Avoiding Things; Not Always a Bad Thing

In a recent therapy session, my therapist and I talked about avoidance behavior and when it’s okay to not engage in situations that cause anxiety, but this is also confusing. I don’t want to fall into old bad habits, so when is it okay to take the detour or skip out on something that causes stress?

For a long time, I didn’t know there was a difference. For example, recently a friend of mine had a kid-friendly party on a very rainy evening. The house was packed with adults and children; the noise level was that of a concert or sporting event. At least, this is what it felt like to me. Constant chatter that grew louder as the night went on. The guests were forced indoors and so many people made the otherwise large house feel tight. I don’t think I breathed the entire time I was there. Trying to track my three small children, and make sure my husband wasn’t completely miserable added to my stress. We didn’t know a lot of the guests, and even though the kids seemed to enjoy it, I told my husband next year we will stay home.

I questioned if this decision was a negative behavior I should get ahead of. Was I choosing to avoid the party because of my anxiety? My mind screamed to leave the house within the first five minutes we arrived. Something kept me there though. Maybe the hope of finding my groove, or the fact that I am fond of social situations, and I thought it would get better. Whatever the case was, I did not enjoy myself as I thought I would, yet everyone around me had drinks in their hand and smiles on their face. Standing there awkwardly, I felt like I was missing that connection in our DNA that says parties are fun.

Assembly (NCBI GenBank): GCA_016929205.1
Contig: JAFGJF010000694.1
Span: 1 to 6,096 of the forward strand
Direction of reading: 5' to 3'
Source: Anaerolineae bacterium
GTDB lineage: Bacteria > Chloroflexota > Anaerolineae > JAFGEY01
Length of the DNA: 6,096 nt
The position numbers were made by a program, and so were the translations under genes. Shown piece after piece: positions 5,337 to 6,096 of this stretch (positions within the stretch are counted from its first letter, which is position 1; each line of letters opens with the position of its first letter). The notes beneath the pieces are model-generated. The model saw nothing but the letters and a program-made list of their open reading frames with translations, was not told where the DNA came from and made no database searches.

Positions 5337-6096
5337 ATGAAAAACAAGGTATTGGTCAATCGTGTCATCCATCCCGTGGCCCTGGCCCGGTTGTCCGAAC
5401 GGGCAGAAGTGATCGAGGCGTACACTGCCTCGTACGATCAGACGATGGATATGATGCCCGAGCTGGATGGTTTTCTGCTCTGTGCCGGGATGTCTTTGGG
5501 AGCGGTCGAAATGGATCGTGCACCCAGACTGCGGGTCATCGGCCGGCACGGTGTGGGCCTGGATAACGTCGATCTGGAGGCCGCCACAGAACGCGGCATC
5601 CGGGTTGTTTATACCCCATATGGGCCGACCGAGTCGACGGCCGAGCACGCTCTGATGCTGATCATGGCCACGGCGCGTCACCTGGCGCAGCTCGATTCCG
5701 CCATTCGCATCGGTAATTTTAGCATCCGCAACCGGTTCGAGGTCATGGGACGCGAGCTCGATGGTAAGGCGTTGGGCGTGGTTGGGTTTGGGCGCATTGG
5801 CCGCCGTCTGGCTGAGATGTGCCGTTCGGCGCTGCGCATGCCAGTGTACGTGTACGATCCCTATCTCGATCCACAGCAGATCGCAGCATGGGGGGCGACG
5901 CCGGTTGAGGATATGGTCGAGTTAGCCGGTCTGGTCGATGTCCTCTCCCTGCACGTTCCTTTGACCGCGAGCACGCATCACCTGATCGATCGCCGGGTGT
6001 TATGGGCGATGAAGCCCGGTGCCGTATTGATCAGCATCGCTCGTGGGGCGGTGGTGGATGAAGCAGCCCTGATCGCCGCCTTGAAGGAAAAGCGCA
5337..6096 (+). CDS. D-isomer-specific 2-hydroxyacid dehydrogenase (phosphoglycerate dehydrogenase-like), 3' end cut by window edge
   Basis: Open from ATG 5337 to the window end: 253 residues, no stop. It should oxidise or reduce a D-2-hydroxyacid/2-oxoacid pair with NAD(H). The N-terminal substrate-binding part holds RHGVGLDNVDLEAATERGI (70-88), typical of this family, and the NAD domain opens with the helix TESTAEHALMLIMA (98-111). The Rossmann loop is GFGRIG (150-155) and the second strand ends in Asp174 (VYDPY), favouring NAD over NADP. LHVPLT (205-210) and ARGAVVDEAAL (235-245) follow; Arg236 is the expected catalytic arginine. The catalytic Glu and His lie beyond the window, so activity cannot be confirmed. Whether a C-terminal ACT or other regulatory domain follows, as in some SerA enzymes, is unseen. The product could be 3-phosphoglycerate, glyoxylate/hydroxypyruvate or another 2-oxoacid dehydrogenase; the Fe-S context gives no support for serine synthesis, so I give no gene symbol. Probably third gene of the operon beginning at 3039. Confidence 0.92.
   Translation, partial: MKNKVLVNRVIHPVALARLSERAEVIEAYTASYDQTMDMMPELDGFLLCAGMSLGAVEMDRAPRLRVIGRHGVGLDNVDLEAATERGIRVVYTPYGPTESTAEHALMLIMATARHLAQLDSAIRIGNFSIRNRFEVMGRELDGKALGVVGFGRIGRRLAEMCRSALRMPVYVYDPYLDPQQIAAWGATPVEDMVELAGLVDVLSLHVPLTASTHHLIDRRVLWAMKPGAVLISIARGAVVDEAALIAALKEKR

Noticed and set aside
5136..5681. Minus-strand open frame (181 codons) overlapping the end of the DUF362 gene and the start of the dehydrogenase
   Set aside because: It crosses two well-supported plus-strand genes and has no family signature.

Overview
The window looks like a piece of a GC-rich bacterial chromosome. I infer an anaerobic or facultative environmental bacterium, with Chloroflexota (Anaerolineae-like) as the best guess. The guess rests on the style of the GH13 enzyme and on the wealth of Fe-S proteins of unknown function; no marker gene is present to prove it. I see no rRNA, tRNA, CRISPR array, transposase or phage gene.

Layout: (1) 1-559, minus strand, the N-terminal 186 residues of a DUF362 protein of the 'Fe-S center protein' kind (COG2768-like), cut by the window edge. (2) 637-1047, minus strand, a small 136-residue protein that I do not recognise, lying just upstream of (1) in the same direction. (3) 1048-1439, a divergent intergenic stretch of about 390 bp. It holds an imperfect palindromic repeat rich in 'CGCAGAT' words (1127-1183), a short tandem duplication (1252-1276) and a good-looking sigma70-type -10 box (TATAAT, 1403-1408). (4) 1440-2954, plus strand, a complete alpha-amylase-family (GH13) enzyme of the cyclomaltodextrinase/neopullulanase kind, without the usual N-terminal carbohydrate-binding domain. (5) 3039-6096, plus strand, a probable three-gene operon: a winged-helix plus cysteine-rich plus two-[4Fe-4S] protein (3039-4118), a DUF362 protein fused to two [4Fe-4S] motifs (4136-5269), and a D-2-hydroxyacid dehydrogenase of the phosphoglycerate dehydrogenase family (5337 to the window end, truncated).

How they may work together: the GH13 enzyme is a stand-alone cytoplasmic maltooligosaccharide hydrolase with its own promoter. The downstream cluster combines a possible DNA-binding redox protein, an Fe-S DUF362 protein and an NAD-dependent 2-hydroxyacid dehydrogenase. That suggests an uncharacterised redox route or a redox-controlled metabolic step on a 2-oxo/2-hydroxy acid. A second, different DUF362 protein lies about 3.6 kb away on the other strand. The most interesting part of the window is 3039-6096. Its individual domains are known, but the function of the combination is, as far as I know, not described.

Talking to my therapist, we discussed that not everything we skip out on is negative avoidance behavior. There is a direct link to my anxiety and forcing myself to do things I don’t want to do, such as grocery shopping. I have always hated this chore. To get around doing it, I use grocery delivery or curbside pick-up. This is avoidance behavior because anyone should be able to go to the store without feeling a crippling anxious dreed. I shunned the grocery store because it got to the point where I couldn’t go in even for a small thing like a gallon of milk. The grocery store triggered my unease. This was preventing me from living. However, steering clear of a party that doesn’t appeal to me is okay. Why? Because I’m not dodging all social gatherings, and interactions altogether. I do leave my house to seek out social situations on a regular basis. For example, next week I have three engagements, a writing group meeting (which I host), book club, and dinner with some girlfriends.

It’s a fine line to walk. I no longer fret over the grocery store compared to the past, but I still hate doing it, and I stay away at all costs. There are too many choices, one way out, and lines that slow my departure down. I think I will continuously despise the grocery shopping.

Avoidance behavior can be an unhealthy routine, and I found myself doing it in for years. I don’t want to take steps backward. Knowing it’s okay to opt out of invitations or situations that are not appealing to me is helpful and liberating. It lowers my stress levels. Being aware of the decisions I make and how they impact my life is a valuable tool to keep in my arsenal. I’m sure the lines are not constantly clear, and there will be times I convince myself that sidestepping a situation is a healthy decision when the truth is it’s good to push ourselves out of our comfort zone. Life would be so boring otherwise.

Photo by Benny Jackson on Unsplash

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